In a further embodiment the invention includes a clean room ceiling comprising a horizontally disposed, laterally and longitudinally extended array of open, interconnected rectangular supports comprising upwardly open, air flow impervious troughs, a permanently fluid sealing gel deposited in the troughs to a predetermined depth, a series of filters comprising filter flames and filter media enclosed by the filter frames, air flow impervious means connecting the filter frames with the sealing gel to the predetermined depth in laterally and longitudinally adjacent and paired relation in the troughs.
In this and like embodiments the invention includes having the gel comprise silicone resin, and having the gel formed in situ in the troughs from reactants initially having the viscosity of water, the reactants being first deposited in the troughs to mix together and flow to an even depth throughout the troughs, and thereafter react to a gel form having a higher viscosity than the reactants, the higher viscosity gel being nonevaporative and permanently flowable into the shape of said troughs in sealing engagement with the filter frame impervious means so as to maintain sealing contact over time.
The invention further provides a clean room ceiling open below to a clean room and open above to a pressurized air supply plenum, and comprising a filter-supporting ceiling structure impervious to air flow therethrough, a plurality of filters supported by the ceiling structure defining intended air flow paths for the pressurized air through the ceiling structure, a lamp assembly between adjacent filters supported by the ceiling structure, means associated with the lamp assembly to support the ceiling structure, and sealing means in sealing engagement with the ceiling structure, the filters, and the lamp assembly against air flow communication between the pressurized air supply plenum and the clean room except along the intended air flow paths through the filters.
In this and like embodiments, the invention further comprises sprinkler means extending through said ceiling support structure and arranged to sprinkle said clean room against spread of fire therein, the sprinkler means including piping arranged in association with the lamp assembly to support the ceiling support structure; the sprinkler means piping extends between longitudinally adjacent lamp assemblies, and including also bracket means air-imperviously connected to said piping and extending to ceiling support structure on either side of the lamp assembly in sealing gel carrying relation to seal the lamp assemblies against air flow past the lamp assemblies; and the ceiling support structure comprises in a horizontal plane an upwardly open trough constructed and arranged to receive in juxtaposed relation a plurality of filters and having an upstanding rib disposed between pairs of spaced filters, a bracket connecting adjacent ones of the ribs on opposite sides of the lamp assemblies, the sprinkler means piping extending between the said filters in bracket engaged relation to support the ceiling support structure; the sealing memos comprising a permanently fluid, non-displaceable gel in sealing engagement between the trough and the filters and lamp assemblies.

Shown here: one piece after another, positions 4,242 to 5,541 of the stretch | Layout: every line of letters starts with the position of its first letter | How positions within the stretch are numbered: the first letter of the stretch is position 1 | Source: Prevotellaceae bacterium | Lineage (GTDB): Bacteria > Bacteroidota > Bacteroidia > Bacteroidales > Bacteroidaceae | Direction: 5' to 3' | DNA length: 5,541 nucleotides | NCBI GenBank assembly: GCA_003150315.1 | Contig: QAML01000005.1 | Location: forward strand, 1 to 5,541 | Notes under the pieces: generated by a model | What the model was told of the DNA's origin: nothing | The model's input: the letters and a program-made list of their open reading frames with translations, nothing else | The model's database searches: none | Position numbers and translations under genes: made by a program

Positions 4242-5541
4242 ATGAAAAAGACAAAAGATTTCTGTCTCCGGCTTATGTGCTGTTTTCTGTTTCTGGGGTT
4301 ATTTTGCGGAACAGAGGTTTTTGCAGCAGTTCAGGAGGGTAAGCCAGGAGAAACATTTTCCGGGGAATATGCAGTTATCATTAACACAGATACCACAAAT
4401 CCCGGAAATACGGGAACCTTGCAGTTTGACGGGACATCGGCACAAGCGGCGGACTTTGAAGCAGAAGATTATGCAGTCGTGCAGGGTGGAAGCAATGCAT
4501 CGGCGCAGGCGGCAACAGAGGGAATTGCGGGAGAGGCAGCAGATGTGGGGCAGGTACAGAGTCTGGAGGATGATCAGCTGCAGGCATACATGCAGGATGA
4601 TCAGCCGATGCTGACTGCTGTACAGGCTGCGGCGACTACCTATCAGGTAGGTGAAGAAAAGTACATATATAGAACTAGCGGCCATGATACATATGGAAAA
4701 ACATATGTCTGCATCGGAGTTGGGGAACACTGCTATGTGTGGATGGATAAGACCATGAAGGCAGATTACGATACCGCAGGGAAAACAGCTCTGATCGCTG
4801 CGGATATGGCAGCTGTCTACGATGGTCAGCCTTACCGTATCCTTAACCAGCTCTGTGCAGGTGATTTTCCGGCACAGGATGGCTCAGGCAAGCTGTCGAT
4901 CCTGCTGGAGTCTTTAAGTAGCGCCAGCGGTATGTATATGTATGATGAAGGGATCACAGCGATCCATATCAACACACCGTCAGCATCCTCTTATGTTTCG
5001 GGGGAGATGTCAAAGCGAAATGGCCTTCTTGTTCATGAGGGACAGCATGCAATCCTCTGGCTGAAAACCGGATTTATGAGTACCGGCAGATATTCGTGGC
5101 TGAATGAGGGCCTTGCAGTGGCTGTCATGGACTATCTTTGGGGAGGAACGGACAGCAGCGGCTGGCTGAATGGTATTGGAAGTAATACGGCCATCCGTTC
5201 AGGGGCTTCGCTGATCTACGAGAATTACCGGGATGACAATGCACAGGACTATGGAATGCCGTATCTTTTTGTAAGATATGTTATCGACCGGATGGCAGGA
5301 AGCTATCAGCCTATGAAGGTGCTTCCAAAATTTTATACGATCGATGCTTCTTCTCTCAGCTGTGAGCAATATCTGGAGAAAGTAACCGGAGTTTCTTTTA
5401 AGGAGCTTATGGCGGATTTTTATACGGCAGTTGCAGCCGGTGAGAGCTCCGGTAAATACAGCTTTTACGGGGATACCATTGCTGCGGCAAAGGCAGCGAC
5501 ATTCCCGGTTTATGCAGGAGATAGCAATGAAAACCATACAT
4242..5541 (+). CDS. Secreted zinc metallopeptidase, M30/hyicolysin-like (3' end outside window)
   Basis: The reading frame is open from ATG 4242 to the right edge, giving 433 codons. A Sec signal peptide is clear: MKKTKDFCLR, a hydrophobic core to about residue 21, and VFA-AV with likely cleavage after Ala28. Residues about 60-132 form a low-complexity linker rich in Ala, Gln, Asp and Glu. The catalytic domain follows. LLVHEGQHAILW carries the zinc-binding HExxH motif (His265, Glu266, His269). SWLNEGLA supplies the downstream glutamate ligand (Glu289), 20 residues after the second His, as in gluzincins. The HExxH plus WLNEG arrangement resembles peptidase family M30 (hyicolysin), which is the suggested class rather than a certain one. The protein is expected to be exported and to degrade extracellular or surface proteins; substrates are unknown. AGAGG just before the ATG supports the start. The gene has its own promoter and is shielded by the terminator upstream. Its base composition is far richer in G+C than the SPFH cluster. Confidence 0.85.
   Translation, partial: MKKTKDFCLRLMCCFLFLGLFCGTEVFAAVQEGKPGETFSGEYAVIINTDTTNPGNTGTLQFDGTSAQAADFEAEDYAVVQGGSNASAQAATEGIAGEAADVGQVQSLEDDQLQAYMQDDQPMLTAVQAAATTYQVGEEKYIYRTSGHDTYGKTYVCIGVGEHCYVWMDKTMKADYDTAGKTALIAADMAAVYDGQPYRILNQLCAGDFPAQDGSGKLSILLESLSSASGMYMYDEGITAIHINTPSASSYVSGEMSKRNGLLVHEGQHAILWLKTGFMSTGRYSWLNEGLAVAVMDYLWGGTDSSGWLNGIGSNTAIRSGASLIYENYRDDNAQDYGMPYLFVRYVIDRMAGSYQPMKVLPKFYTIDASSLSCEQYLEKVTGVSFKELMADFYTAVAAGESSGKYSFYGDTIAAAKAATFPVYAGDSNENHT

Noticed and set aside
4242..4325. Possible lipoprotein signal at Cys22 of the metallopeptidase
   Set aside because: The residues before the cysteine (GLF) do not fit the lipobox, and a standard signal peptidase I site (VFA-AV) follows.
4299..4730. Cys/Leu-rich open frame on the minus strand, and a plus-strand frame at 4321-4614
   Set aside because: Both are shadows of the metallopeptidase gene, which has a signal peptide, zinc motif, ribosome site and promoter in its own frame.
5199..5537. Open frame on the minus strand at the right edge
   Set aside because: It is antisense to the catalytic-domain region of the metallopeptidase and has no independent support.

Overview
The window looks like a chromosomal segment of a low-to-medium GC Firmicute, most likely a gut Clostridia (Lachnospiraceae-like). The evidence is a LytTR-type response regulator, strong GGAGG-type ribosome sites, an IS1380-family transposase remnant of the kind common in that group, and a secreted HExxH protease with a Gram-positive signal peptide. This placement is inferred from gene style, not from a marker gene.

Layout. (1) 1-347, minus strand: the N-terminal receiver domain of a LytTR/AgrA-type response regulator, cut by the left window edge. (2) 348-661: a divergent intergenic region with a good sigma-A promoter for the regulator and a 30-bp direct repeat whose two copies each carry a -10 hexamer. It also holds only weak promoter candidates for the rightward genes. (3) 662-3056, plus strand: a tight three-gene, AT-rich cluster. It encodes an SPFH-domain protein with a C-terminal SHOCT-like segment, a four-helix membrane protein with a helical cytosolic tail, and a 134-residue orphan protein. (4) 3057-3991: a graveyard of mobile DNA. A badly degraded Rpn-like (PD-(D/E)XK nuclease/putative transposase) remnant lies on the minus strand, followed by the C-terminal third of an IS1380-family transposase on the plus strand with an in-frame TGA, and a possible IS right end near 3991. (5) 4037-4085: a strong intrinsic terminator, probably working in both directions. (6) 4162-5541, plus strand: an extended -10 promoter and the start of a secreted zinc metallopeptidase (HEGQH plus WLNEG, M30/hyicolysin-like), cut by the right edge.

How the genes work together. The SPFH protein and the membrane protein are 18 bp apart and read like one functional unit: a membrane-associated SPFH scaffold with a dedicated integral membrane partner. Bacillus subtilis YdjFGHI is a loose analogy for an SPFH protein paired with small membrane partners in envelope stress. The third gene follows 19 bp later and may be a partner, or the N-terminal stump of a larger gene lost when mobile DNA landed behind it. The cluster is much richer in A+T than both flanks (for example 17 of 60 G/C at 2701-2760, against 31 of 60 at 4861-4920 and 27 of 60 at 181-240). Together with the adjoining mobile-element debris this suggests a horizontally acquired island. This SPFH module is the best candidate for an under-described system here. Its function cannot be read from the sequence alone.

The invention will be further described in conjunction with the attached drawings in which:
FIG. 1 is a perspective view of a clean room ceiling according to the invention;
FIG. 2 is a fragmentary detail view thereof;
FIG. 3 is a view taken on line 3--3 in FIG. 2;
FIGS. 4A, 4B and 4C are fragmentary, detail views of the filter supporting troughs of the invention at different stages of filling with permanently fluid gel;
FIG. 5 is a fragmentary detail view of the invention clean room ceiling at a lamp assembly and sprinkler;
FIG. 6 is a modification of the invention clean room ceiling in which upper and lower ceilings are used, and
FIG. 7 is a pictorial view of the change-out of a filter unit in the invention clean room ceiling.
With reference to FIGS. 1, 2 and 5, clean room 10 has a clean room ceiling 12 comprising a plurality of filters 14. The filters 14 are arranged in columns and rows and supported by a clean room ceiling support structure generally indicated at 16. The ceiling support structure 16 comprises a laterally extended series of lateral support elements 18 in the form upwardly open troughs 20 having opposed side walls 22 joined and spaced by a bottom wall 24. Troughs 20 have local stiffening in the form of an upstanding rib 25 which is attached to or integral with the trough bottom wall 24 and extends parallel to the side walls 22. The ceiling support structure 16 further comprises a longitudinally extended series of longitudinal support elements 26 in the form of upwardly open troughs 30 having opposed side walls 32 joined and spaced by bottom wall 34. Troughs 30 also have local stiffening in the form of an upstanding rib 35 which like rib 25 is attached to or integral with the trough bottom wall 34 and extends parallel to the sidewalls 32. The lateral trough series elements 18 intersect in open communication with the longitudinal trough series elements 26 as shown to define in a grid pattern a single, common trough 36. The common trough 36 lies in a single horizontal plane and is of like depth, size and shape throughout except for relatively closer spacing at the location of the lamp assemblies 42 and diffusers 44, as shown. Typically the trough will be of shallow depth, with as little as a 3/4" depth sufficient, but more, up to 3 inches or more, or less deep troughs 36 can be used for particular purposes. The ribs 25, 35 afford convenient anchor points 43 for wire supports 46, used, in conjunction with piping 53 as explained below, to support the HEPA ceiling 12 at an appropriate distance above the clean room floor 49 and an appropriate distance below the true clean room ceiling 48 so as to define the pressurized air plenum 52.